June 6th marked the 79th anniversary of the D-Day land invasion to end World War II in the European Theater. To most Americans, it is a day of remembrance that comes and goes each year. To us, it is very personal.
My father, Pfc. John H. Tudas, went ashore in the first wave with the 8th infantry regiment of the 4th Infantry landing on Utah Beach. He would talk about riding in the rough seas in the Higgins boat and the anxiety among the men prior to the ramp dropping.
After facing the challenge of getting dropped off 2,000 yards from the intended drop zone and facing enemy fire they then had to fight their way through the flooded hedge rows for months.
I am fortunate to have all my father’s letters that he wrote home that give a slight glimpse of what it was like although all letters were inspected so no details could be given out about the location or any type of action that was taking place.
There were small snippets about the weather, beauty of the countryside, demeanor and youth of some of the prisoners of war and the hope that this would all end soon. Little did he know that the Battle of the Bulge and the Hurtgen Forest still lay before him.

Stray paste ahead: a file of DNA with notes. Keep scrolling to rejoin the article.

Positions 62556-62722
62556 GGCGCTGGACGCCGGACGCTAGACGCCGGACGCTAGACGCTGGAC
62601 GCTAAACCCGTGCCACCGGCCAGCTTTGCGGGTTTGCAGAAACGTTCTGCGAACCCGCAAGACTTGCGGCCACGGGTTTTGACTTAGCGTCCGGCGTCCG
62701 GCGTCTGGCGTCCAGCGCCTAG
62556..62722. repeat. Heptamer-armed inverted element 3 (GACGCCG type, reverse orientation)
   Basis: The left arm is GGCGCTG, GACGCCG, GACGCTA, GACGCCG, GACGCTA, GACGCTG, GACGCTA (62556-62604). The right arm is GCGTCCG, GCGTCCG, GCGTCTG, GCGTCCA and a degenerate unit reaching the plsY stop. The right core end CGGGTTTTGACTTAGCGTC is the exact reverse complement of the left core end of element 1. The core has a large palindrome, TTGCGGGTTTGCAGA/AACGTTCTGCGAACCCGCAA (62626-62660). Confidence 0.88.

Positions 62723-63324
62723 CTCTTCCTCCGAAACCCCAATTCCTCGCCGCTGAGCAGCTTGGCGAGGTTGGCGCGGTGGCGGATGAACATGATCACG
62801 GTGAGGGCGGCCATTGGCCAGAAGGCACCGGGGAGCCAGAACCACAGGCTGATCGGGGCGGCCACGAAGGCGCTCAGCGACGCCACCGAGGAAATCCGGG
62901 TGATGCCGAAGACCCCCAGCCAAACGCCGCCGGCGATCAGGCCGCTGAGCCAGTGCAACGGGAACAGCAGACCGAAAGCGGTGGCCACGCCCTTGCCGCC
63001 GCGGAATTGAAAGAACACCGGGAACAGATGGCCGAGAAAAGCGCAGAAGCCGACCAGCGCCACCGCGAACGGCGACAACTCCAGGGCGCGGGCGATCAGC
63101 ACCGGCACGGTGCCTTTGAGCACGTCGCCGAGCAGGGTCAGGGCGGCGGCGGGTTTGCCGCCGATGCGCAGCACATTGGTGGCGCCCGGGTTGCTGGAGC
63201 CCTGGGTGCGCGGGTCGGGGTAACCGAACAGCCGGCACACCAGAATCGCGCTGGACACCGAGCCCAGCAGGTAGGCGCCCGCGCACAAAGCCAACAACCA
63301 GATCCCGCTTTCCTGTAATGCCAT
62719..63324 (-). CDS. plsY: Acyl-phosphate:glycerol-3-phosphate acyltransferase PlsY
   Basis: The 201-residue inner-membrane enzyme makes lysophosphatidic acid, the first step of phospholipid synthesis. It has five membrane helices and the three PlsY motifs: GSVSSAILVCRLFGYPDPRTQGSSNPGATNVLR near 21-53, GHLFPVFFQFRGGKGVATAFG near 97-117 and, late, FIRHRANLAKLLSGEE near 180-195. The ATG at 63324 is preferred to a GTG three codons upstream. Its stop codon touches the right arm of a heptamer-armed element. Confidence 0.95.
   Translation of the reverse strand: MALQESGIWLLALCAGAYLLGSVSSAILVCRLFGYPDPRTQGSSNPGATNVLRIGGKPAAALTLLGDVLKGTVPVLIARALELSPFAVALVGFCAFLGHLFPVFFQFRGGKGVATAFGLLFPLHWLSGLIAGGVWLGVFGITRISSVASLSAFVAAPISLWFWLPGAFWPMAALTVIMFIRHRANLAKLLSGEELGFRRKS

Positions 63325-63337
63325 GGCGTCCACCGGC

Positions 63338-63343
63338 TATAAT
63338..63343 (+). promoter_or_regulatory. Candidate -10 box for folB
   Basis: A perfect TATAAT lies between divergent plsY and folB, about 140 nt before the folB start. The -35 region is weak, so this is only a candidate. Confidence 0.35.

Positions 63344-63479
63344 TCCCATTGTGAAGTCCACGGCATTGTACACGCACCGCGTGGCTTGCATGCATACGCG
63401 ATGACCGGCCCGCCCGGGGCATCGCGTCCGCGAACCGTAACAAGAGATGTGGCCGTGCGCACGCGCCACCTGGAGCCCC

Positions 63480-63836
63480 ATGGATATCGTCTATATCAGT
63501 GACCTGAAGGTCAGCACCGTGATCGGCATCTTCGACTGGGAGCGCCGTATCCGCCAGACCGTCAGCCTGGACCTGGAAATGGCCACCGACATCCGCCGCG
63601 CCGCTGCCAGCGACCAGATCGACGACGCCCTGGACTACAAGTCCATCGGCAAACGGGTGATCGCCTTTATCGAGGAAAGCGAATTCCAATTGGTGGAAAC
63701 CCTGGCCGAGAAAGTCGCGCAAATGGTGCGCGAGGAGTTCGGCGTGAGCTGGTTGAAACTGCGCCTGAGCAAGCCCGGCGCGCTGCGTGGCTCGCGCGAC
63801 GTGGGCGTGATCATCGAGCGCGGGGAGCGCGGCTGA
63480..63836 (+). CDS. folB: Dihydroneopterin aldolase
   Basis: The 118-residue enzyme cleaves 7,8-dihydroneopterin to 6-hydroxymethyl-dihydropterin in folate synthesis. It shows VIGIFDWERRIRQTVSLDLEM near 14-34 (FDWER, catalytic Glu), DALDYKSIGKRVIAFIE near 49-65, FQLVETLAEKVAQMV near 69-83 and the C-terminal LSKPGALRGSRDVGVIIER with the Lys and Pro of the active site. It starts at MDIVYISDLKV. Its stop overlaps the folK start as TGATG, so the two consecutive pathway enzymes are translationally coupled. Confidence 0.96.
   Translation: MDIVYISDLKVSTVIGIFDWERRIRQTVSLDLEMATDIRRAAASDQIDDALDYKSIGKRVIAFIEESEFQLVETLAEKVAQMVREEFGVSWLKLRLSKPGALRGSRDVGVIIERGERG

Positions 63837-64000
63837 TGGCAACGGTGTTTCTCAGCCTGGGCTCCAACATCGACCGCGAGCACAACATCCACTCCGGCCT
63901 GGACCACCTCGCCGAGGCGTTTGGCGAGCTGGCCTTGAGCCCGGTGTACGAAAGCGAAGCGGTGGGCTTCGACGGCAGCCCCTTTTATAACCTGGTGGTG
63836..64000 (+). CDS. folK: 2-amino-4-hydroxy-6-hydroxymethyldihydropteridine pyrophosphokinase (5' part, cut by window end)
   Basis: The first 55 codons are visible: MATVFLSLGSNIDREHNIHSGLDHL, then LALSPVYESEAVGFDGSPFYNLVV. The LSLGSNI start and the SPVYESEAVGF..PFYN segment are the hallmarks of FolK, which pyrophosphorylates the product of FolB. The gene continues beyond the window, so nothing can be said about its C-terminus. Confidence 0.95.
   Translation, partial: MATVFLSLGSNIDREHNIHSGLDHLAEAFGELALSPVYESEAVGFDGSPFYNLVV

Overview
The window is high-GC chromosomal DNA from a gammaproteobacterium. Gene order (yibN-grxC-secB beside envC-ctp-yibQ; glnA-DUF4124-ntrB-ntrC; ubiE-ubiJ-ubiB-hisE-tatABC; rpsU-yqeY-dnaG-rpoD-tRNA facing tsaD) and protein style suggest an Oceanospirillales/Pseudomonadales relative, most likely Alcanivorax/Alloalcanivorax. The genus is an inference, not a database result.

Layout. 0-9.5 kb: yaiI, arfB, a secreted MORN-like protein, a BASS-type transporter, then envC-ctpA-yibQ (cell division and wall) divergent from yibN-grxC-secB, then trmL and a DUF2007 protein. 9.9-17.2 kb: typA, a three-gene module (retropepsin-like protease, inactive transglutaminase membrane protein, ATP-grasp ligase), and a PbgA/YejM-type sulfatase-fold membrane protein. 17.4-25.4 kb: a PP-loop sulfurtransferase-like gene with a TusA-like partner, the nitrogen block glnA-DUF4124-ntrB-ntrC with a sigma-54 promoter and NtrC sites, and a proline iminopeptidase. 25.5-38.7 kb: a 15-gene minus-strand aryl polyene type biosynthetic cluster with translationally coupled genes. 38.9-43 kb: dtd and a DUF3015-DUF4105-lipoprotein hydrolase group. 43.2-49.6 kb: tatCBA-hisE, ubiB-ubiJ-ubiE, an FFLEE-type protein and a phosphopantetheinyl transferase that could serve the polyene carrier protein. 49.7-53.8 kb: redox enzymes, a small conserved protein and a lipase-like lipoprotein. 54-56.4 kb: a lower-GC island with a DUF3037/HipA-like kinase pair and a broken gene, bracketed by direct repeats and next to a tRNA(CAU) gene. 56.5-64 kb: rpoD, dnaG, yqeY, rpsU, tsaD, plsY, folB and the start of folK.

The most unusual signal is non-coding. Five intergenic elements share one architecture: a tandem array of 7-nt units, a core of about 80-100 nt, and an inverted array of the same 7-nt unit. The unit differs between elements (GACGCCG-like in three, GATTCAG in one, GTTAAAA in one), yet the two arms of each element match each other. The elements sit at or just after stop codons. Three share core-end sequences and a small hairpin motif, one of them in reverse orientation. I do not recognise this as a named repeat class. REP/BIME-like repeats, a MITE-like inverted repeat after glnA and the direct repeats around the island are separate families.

As bad as D-Day was he spoke about how bad the weather was and how desperate the German army was for these last two campaigns of the war. He also spoke about how difficult it was to obtain food and other supplies. Despite all that was going on, what always gives me pause is that his letters always remained upbeat.
One fact that is often missed is that once the war ended in the European Theater on May 8, 1945, the men were brought back to the States for some rest and relaxation but were told that they would be needed in the Pacific as the war was not over.
Fortunately, the war ended in the Pacific Theater on August 15, 1945, and their war was finally over.
My father loved our country and saw firsthand the price that many paid for our freedom.
I wanted the Normandy name to be a long-lasting tribute to him and to all that served our great country and preserve the freedom that we are so privileged to live under.